Gays Not Clichés
'Broken Hearts Club' captures 'normal' gay life
By Victor Maze

Superman turned gay uses his X-ray vision on an unsuspecting young man.

Once upon a time, in a land far, far away, before the invention of Will and Grace or Priscilla, Queen of the Desert, there lived real honest-to-goodness gay folks with warts and worries and normal lives. They loved and partied and ate lunch just like everyone else, but lo and behold, they were gay. Some normal, some quirky, but all gay.

We'll call this place Los Angeles, setting the stage for the cast of The Broken Hearts Club, a new romantic comedy that made its world premiere at this year's Sundance Film Festival.

At the center of the story is Dennis (Timothy Olyphant), a West Hollywood photographer who, around his 28th birthday, begins reflecting on his life and the experiences he shares with his close group of friends. He tells the audience, "I can't remember when I first realized I was gay, only the first time I knew it was okay. It was when I met these guys - my friends."

And so we are introduced to a motley crew of gay men as diverse as the colors of the rainbow - or pride flag. John Mahoney of Frasier plays Jack, an older gay father figure who owns the restaurant the guys frequent. Then there is the hunky Cole, played by Dean Cain (Lois and Clark), who has boys swooning in the streets despite the love-'em-and-leave-'em reputation he has earned. Add to this mix the bleached-blond club kid Benji (Zach Braff), the neurotic and jaded Howie (Matt McGrath), and the innocent but horny Kevin (Andrew Keegan), a fresh-out-of-the-closet "newbie." And who could forget Taylor (Billy Porter), the obligatory drama queen, who insists on breaking up Dennis's birthday party so he can wallow in misery as he sobs to the Beaches soundtrack. (In his defense, his boyfriend had just dumped him for a personal trainer.)

The plot is not hard to follow as the movie basically documents a few weeks in the life of these average Joes; they talk about men, play a game to see who can act straight the longest, talk about men, join a softball team, talk about men, party at a club, and talk about men.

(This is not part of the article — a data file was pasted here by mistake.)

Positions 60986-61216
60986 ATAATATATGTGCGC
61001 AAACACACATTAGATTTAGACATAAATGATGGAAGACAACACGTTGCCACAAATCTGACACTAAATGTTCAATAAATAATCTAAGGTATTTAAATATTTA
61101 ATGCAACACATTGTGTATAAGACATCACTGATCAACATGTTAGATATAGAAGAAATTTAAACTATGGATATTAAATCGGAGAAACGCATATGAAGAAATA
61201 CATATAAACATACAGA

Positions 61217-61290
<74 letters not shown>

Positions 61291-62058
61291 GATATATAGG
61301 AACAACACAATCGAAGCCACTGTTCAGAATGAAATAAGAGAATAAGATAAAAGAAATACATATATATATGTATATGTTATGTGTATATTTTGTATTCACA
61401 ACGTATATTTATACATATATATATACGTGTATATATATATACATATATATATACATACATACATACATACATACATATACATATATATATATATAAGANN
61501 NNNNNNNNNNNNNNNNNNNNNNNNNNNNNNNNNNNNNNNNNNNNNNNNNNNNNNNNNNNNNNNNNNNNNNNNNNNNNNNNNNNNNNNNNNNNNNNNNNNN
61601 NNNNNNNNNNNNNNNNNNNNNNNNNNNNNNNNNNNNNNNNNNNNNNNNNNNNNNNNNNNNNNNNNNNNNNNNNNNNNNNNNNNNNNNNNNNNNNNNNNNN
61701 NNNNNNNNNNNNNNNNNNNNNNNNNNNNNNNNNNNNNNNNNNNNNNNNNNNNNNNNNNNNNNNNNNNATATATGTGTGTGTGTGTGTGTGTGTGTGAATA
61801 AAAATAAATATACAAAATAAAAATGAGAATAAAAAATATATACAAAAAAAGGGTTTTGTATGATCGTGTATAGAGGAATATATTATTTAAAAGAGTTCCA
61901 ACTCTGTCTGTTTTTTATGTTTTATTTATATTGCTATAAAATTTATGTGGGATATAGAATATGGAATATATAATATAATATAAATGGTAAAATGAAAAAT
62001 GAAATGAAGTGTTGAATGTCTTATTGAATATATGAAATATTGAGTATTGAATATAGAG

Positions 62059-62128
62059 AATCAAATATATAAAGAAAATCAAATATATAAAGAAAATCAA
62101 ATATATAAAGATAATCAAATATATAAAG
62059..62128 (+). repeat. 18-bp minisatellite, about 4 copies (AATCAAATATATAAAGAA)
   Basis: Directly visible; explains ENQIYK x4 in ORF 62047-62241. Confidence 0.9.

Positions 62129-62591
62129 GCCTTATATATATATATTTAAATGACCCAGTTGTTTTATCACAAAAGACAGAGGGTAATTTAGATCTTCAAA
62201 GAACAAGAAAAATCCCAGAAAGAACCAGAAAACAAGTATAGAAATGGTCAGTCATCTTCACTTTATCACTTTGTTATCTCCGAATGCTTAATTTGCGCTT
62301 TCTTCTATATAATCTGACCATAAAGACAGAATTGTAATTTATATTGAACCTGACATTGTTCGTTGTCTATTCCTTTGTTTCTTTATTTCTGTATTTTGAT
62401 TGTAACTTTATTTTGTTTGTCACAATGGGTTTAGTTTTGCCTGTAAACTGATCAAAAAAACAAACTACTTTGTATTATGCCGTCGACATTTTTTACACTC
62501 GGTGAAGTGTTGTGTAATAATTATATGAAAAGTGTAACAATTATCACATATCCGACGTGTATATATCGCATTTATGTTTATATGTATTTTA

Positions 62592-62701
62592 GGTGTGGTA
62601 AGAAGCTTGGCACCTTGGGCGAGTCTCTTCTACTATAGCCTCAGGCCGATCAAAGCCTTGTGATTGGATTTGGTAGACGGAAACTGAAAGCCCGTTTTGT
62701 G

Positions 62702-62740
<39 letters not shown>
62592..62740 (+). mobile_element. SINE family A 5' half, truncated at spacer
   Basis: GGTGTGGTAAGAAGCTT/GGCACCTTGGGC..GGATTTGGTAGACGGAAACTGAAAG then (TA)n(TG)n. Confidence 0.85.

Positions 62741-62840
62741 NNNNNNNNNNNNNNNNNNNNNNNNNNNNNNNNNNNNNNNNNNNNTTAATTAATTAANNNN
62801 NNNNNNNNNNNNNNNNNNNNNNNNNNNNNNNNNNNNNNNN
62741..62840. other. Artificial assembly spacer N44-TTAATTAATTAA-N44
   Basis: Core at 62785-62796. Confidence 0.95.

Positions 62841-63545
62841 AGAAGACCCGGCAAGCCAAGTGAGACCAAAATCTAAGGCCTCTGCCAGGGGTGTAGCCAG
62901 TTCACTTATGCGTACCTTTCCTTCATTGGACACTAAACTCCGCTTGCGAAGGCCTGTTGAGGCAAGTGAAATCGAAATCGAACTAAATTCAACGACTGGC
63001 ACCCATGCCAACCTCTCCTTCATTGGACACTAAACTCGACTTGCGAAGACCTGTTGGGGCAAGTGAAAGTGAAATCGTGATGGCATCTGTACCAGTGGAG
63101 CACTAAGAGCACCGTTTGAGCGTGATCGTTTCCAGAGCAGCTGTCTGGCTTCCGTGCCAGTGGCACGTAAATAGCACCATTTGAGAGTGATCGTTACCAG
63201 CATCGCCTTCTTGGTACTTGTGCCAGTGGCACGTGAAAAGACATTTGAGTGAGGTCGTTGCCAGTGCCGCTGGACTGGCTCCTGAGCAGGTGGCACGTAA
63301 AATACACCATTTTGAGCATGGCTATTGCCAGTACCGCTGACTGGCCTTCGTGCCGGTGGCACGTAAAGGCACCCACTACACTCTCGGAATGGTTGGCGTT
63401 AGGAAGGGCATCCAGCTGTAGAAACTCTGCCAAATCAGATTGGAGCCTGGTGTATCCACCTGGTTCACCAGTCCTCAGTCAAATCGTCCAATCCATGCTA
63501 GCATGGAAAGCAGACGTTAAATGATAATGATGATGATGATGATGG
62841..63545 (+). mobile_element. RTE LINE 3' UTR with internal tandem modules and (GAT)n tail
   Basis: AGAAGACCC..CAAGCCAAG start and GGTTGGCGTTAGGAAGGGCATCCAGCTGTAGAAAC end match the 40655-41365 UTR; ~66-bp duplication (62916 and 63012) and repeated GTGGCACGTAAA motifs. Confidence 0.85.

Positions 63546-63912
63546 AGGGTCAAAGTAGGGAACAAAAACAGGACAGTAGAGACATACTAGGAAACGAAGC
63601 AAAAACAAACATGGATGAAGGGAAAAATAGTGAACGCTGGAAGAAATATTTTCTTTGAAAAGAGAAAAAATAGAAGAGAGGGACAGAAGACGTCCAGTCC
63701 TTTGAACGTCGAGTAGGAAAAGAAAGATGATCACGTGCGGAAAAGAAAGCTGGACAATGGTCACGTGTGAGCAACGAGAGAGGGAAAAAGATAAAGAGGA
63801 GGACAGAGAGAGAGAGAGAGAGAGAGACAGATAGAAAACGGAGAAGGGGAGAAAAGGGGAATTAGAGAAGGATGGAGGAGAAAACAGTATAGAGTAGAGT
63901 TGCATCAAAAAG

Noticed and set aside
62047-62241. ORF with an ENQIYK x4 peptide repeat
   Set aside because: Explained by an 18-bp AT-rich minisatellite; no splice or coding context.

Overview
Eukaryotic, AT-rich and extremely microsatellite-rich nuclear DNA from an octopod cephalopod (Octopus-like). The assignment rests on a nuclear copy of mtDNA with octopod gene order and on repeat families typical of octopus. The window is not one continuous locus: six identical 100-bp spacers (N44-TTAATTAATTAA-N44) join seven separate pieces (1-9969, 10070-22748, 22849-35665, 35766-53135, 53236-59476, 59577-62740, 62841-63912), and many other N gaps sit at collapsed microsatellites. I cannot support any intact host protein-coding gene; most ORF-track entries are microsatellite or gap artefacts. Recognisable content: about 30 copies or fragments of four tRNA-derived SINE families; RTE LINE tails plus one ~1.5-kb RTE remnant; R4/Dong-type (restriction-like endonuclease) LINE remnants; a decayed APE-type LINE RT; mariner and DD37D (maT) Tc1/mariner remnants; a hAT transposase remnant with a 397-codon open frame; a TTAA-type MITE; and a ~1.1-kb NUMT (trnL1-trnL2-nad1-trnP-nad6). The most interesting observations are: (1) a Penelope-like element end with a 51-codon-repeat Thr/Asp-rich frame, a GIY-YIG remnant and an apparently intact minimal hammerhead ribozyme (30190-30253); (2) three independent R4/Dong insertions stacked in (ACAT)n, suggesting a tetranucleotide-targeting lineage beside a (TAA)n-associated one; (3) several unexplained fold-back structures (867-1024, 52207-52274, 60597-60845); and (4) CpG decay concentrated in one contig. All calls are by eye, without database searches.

In one scene, Howie, a generally snide and bitter fellow, laments the lack of realistic gay characters in mainstream Hollywood cinema. According to him, there are only four types of gay characters in movies: the noble AIDS victim, the friend of a noble AIDS victim, the slut, and the leading lady's stylish confidante (think Rupert Everett in My Best Friend's Wedding). Why can't someone make a movie about realistic gays like us, he asks, so we can stop comparing ourselves to the characters in Steel Magnolias.

Although this was a corny - albeit funny - part of the movie, this is exactly what Broken Hearts was intended to be.

"I wanted to write a film about gay men that was more the way I knew the gay world to be, which is very mainstream and regular," said screenwriter/director Greg Berlanti.

In doing so, he created a romantic comedy that is not much different from any other romantic comedy, except for the fact that all of the characters are gay.

The biggest strength of the film is the cohesion of this ensemble cast. With a mix of gay and straight actors all in gay roles, the movie succeeds because the talented cast makes it easy to forget who is acting gay and who really is. Like many gay men, the characters' friendships are deeply bonded, blurring the line between friends and family.

The believability of the actors' portrayals was largely due to the natural and realistic sound of the script. Using many of the universally gay expressions, the lines seemed fresh, funny, and unrehearsed. From referring to Dennis' ex-fling as "J. Crew Guy" to screaming "For your nerves, honey!" during moments of excitement, the cast allowed themselves to enter the realm of the gay man without mocking or overdoing it.

Despite the tinges of humor throughout the movie, the characters deal with some serious issues as well. A drug overdose by one friend and the death of another add realism to this gay slice of life. Patrick (Ben Weber), another of the friends, is put into an awkward though amusing position when his lesbian sister asks him to donate his sperm so her lover (whom he hates) can get pregnant. (Yes, everyone is gay.)

Thematically, the movie explores the concept of friends as family, while dealing with the search for one's individual identity and independence within the group. Whether dealing with feelings of inadequacy or realizing he let a good thing go, each of the characters undergoes a cathartic experience within the plot as they each deal with their respective emotional baggage.

The Broken Hearts Club is not hysterically funny nor does it ask you to cry your eyes out. Rather, in its realism, it presents gay life and life in general as the bittersweet saga it truly is, reminding the audience to keep smiling, keep shining. After all, that's what friends are for.